No. 1 looks a lot like an exclamation point. No. ! It’s the same thing, isn’t it?

In his autobiography, Lute Olson wrote in a thoughtful and measured tone for 147 pages. But suddenly, on Page 148, discussing Arizona’s rise to No. 1 in the Dec. 21, 1987, Associated Press poll, he wrote:

“Number one!”

He continued: “It feels good to be No. 1. Good? It’s tremendous.”

That was Olson’s one lapse into hyperbole across 311 pages of memories. He embraced the magnitude of the ranking and made sure no one thought it was unappreciated.

When No. 1 Michigan State lost at home to North Carolina on Wednesday, it inescapably turned the storyline to Saturday’s Arizona-UNLV game into The Battle for No. 1.

“I think it’s a healthy thing to talk about,” UA coach Sean Miller said after No. 2 Arizona beat Texas Tech 24 hours earlier.

Who doesn’t want to be No. 1?

Texas Tech won 23 consecutive games in 1996 and went to the Sweet 16 with a 30-1 record. And yet the Red Raiders never rose above No. 5 in the AP poll.

As Texas Tech learned, sometimes you can’t win enough to become No. 1.

Do you know who covets No.  1 more than anyone in college basketball? Maryland. The Terrapins have been ranked No.  2 on 22 occasions and were never able to take the final step to No.  1. Someone like Duke or UCLA always blocked the Terps’ path to No. 1.

The Utah Utes, who have played in three Final Fours, have been ranked 212 times in the AP poll but have never been No. 1. Do you think the Utes would trade one of those Final Fours for the right to say they had, for one glorious week, been No. 1?

Book it.

Saturday is an Exclamation Point Day for Arizona. Much like Olson 26 years ago, Miller doesn’t attempt to pretend it’s not a Big Thing.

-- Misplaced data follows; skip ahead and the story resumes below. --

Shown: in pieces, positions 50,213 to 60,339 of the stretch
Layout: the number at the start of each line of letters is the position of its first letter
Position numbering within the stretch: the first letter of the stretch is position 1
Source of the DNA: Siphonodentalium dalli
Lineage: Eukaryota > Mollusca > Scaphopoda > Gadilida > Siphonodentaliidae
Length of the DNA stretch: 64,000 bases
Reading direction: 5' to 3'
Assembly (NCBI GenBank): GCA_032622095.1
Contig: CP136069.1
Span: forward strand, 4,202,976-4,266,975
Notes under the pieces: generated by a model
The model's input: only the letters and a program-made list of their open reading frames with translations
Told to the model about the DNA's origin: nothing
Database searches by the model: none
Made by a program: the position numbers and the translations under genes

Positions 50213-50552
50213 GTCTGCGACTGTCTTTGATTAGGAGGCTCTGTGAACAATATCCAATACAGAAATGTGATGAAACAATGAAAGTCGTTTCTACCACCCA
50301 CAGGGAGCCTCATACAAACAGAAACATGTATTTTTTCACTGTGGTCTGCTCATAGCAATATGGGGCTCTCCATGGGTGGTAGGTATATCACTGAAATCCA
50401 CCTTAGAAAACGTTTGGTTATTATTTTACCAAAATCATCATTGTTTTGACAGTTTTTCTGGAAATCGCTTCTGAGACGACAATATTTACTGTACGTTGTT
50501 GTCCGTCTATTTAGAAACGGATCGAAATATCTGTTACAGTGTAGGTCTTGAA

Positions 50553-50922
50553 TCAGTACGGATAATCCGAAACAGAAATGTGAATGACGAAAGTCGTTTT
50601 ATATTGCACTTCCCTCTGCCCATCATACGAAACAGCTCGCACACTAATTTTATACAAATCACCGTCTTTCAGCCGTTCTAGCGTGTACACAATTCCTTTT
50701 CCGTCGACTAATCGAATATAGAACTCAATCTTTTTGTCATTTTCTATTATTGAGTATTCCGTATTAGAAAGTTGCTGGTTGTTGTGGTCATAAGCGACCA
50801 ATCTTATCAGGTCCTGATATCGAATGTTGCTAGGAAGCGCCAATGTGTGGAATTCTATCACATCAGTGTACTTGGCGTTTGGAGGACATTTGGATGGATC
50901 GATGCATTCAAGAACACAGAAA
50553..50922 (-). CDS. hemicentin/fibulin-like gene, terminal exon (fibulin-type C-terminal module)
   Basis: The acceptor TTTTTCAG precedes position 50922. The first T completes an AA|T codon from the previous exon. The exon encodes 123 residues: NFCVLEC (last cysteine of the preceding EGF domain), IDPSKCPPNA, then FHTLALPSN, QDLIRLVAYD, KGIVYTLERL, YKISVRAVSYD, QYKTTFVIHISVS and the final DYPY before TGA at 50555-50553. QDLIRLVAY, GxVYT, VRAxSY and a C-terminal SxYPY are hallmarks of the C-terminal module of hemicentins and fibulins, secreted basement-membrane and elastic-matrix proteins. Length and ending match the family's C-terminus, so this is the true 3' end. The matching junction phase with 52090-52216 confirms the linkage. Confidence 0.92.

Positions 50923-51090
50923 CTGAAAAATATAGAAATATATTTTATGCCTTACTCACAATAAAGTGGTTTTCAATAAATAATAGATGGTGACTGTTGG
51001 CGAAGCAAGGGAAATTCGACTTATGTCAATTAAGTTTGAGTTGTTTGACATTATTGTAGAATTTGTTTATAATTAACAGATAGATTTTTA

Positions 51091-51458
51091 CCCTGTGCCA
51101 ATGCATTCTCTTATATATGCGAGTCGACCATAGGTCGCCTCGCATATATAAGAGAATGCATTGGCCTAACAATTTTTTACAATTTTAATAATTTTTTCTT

“Being No. 1 is not our end goal,” he said, “but I think when you’re playing with that thought in mind, practices matter, how you play matters … everything we do takes on even more added importance because you’re trying for, in a sense, rarified air to be the No. 1 team in the nation.”

You couldn’t order a more perfect opponent than UNLV. The history is irresistible.

The Rebels beat No. 1 North Carolina in November 2011, winning big, 90-80, chopping up Roy Williams’ undefeated Tar Heels at the Orleans Arena.

The Rebels also beat No. 1 Arizona in March 1989, a crushing end to the Sean Elliott era, 68-67, a not-so-Sweet 16 game in Denver.

If you have a chance to climb to No. 1, you don’t want to look across the floor and see Arkansas–Little Rock. You want to play someone with history and a reputation. Someone like UNLV.

Arizona made the regular-season climb to No. 1 six times under Olson, and each required some special work.

None was more special than the first: In December 1987, the Wildcats were so dominant that they jumped undefeated Kentucky, then 6-0, to arrive at No. 1. The UA beat preseason No. 1 Syracuse, went to No. 3 Iowa to beat the Hawkeyes and routed No. 9 Michigan. Upon opening the Pac-10 season with a 110-71 victory at Washington, the Wildcats made the improbable jump over a sitting, undefeated No. 1.

Now all they’ve got to do is beat 3-3 UNLV.

Olson’s next encounter with No. 1, in February 1989, created one of the epic games in UA history. By quirk of the schedule, Arizona met Oklahoma, the team it had replaced as No. 1 — and also the team it had lost to in the previous year’s Final Four. The Sooners won at home 82-80.

“It seems like every time we play, one of us is No. 1,” OU coach Billy Tubbs said. “I’m trying to get Lute to agree to a 10-year contract.”

Arizona opened No.1 in the AP’s preseason polls of 1997-98, 2000-01 and 2002-03 (eventually falling from the top spot by losses to, in order, Duke, Purdue and LSU) and was restored at No. 1 on Jan. 13, 2003, when Duke lost to Maryland.

The Wildcats played their last game as the nation’s No. 1 team on March 13, 2003, losing to UCLA in double-overtime. The Bruins entered that game with a 9-18 record, and a lame duck coach, Steve Lavin.

“When you play the No. 1 team in the nation, you don’t have to worry if your team is going to show up,” said Lavin. “Our guys couldn’t wait to get to the arena.”

The only way Saturday’s game could be any better would be for Jerry Tarkanian to sit on UNLV’s bench, chomping his towel.

When Tark’s Rebels beat No. 1 Arizona in the 1989 Sweet 16, he loudly crowed “I sent Luther home.”

What goes around comes around. No. 1 awaits.

Sports columnist for the Arizona Daily Star.